May 19, 1998 |
Yesterday at 8:30 a.m., I got a call from Jakarta, Indonesia. Amien Rais, the courageous head of the democratic opposition movement that is trying to topple the aging authoritarian, President Suharto, was on the line, and he sounded jubilant. "Five leaders of parliament have decided to ask Mr. Suharto to resign," he told me hurriedly. These leaders were to meet today, he went on, to discuss convening a special session of the People's Consultative Assembly (MPR), which has the constitutional power to name a new president.
April 22, 2003
ON A DAY when citizens were getting brutally mugged in Northern Liberties, you had a big picture of Allen Iverson on the front page. Keep sports on the back page and put the problems of the people of Philly back on the front page. The PEOPLE PAPER should serve the PEOPLE. Jim Hart, Philadelphia
March 3, 1986 |
Philippine President Corazon Aquino, in her first major public appearance since taking office, urged about 1 million supporters at an outdoor rally yesterday to turn "people power" into a more permanent structure to shape the nation's future. Aquino, who took office Tuesday just hours before deposed President Ferdinand E. Marcos fled the country, also read a proclamation restoring the writ of habeas corpus. That action ends the government's power to jail people indefinitely without formal charge, a policy Marcos had used to quash dissent.
March 16, 1986 |
All last week, vendors squeezed through the nearly impenetrable crowds at Malacanang Palace, hawking fried bananas, half-ripe mangoes smeared with fish paste, roasted peanuts and pumpkin seeds, coconut, pineapple and calamansi juice, egg rolls and even corn on the cob stored in huge tin tubs, steaming and moist inside soggy husks. Others pushed political souvenirs in Aquino yellow, T-shirts proclaiming: "I Stood as a Human Barricade," "Proud to Be a Filipino," "People Power," and one thousand things in the native Tagalog.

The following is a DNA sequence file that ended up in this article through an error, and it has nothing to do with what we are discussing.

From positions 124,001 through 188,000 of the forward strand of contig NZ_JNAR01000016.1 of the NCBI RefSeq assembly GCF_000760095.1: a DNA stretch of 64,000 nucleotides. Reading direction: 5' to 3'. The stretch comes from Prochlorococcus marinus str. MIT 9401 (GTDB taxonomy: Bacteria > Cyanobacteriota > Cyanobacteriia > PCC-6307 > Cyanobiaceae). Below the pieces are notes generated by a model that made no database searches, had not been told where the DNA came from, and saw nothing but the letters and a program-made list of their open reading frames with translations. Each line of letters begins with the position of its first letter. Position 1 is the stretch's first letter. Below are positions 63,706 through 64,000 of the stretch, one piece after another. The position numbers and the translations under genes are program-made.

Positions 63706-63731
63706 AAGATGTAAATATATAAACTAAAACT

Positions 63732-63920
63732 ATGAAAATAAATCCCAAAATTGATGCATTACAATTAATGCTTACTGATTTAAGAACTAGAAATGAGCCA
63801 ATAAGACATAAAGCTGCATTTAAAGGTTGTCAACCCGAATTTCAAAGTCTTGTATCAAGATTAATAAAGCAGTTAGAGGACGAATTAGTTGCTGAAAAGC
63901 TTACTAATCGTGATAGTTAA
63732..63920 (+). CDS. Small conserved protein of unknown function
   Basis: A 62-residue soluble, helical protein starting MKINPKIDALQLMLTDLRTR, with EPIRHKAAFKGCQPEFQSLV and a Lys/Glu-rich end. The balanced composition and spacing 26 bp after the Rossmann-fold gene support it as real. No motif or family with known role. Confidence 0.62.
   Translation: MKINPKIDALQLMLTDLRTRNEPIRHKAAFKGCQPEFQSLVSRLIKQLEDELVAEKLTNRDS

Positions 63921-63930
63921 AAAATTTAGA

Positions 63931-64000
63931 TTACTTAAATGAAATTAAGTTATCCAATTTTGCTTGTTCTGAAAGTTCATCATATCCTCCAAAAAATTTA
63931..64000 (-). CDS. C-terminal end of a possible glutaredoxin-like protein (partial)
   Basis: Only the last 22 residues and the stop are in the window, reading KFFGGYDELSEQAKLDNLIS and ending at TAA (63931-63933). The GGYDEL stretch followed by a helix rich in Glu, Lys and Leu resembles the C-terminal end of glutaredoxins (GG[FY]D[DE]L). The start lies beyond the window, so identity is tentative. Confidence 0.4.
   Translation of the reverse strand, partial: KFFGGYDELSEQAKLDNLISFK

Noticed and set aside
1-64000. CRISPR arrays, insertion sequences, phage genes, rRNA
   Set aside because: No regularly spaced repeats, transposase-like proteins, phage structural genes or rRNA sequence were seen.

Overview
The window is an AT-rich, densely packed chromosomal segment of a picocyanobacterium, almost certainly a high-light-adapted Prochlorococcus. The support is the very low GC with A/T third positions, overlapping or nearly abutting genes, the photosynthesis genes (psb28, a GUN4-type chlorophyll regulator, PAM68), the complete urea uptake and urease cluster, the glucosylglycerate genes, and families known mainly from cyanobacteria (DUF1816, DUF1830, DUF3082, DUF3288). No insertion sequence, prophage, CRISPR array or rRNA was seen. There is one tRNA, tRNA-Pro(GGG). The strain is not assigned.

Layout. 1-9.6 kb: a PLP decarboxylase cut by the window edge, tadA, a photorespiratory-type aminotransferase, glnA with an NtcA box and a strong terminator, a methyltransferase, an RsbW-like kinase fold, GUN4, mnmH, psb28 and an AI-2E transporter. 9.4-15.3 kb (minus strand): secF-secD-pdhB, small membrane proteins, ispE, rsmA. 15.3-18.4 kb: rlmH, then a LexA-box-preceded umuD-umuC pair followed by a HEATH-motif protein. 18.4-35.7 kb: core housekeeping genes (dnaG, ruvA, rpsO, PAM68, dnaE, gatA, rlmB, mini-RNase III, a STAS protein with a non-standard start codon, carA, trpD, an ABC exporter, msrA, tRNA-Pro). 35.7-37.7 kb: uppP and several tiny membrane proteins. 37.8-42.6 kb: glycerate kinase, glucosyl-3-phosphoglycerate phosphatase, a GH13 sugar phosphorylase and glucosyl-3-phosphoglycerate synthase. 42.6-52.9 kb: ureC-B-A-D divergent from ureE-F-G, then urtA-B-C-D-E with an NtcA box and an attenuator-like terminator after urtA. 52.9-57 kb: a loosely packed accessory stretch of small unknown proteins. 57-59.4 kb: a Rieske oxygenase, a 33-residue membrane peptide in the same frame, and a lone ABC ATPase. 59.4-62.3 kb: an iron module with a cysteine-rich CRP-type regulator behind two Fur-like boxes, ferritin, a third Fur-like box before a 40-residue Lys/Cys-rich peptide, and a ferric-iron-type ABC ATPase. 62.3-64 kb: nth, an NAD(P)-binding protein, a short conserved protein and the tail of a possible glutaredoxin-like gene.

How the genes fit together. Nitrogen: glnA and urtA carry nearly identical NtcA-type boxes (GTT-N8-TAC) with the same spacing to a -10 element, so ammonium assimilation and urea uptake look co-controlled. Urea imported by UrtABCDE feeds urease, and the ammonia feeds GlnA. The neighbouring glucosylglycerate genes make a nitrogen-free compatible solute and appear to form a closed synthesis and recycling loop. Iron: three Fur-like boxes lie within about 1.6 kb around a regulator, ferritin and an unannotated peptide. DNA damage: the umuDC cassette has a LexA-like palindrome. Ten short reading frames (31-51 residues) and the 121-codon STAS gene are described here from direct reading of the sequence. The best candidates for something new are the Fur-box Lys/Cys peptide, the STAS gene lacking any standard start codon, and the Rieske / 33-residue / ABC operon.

May 10, 1992 |
Six years ago, millions of Filipinos took to the streets, toppled a dictator and electrified the world. They called it "people power. " It was hard to resist. Monday, millions of Filipinos will take to the polls in an exercise of power that should, in many ways, have just as much appeal - casting ballots in this country's first full-fledged presidential election in 23 years. Sadly enough, it doesn't even come close. Whatever sense of hope was produced in those heady days of 1986 has long since been buried in six years of missed opportunity.
August 30, 1989 |
A people's prosecutor has been appointed in Chestnut Hill. L. George Parry, 44, a boyish-looking private attorney with a background as a government prosecutor, has been asked to fill that purely informal post by the local civic association, in an effort to prevent the further spread of crime in one of the city's most exclusive neighborhoods. "Basically, we want to let criminals know, if you come into Chestnut Hill, these people are going to reduce you to rubble," Parry said.
February 17, 2001 |
Sen. Richard Lugar (R., Ind.), former Secretary of State George Shultz and others who have made or influenced U.S. foreign policy have criticized the use of "people power" by Filipinos in forcing the ouster of President Joseph Estrada. They have argued that nonviolent resistance should ideally be used against dictators, not against democratically elected rulers, and that constitutional means should be exhausted before protests get underway. But if African Americans had followed that advice 40 years ago, there would never have been a civil rights revolution in America.
November 24, 1991 |
To know Imelda Marcos is to know she's always wanted to be president. And so it's no surprise, after her breathless arrival Nov. 4 in Manila, to hear that a Mexico City factory has already manufactured thousands of campaign T-shirts, printed with the motto "MA'AM," which is what her underlings call her, and a picture of the deceased - but unburied - President Ferdinand Marcos peering benevolently over his wife's shoulder. Imelda Marcos is as yet an undeclared candidate in the presidential elections set for May. But a candidate she most eagerly is. Nor should it be much more of a surprise - though for now, it's still a scary longshot - if she wins.
May 13, 1998 |
If ever anyone looked like David up against Goliath, it's Indonesian opposition leader Amien Rais. As nationwide student demonstrations mount in size and fury, calling for the ouster of President Suharto, Rais has emerged as the most prominent and courageous Indonesian opposition leader. The slight, intense, humorous head of Muhammadiyah, a moderate Muslim social movement with 25 million members, Rais urged students on Monday to continue their protests and publicly called on Suharto to quit.
June 24, 1992 |
Strangely enough, given all Fidel V. Ramos' years in Philippine public life, as a general under Ferdinand E. Marcos and as defense secretary under President Corazon C. Aquino, the pundits and political analysts in Manila seem highly unsure about just how he will perform as president. Part of their ambivalence surely stems from Ramos' long, ambiguous record: He served loyally for years as perhaps the chief enforcer of martial law under Marcos, yet finally broke with the dictator in 1986 and helped topple him during the so-called "People Power" revolution, which brought Aquino to power.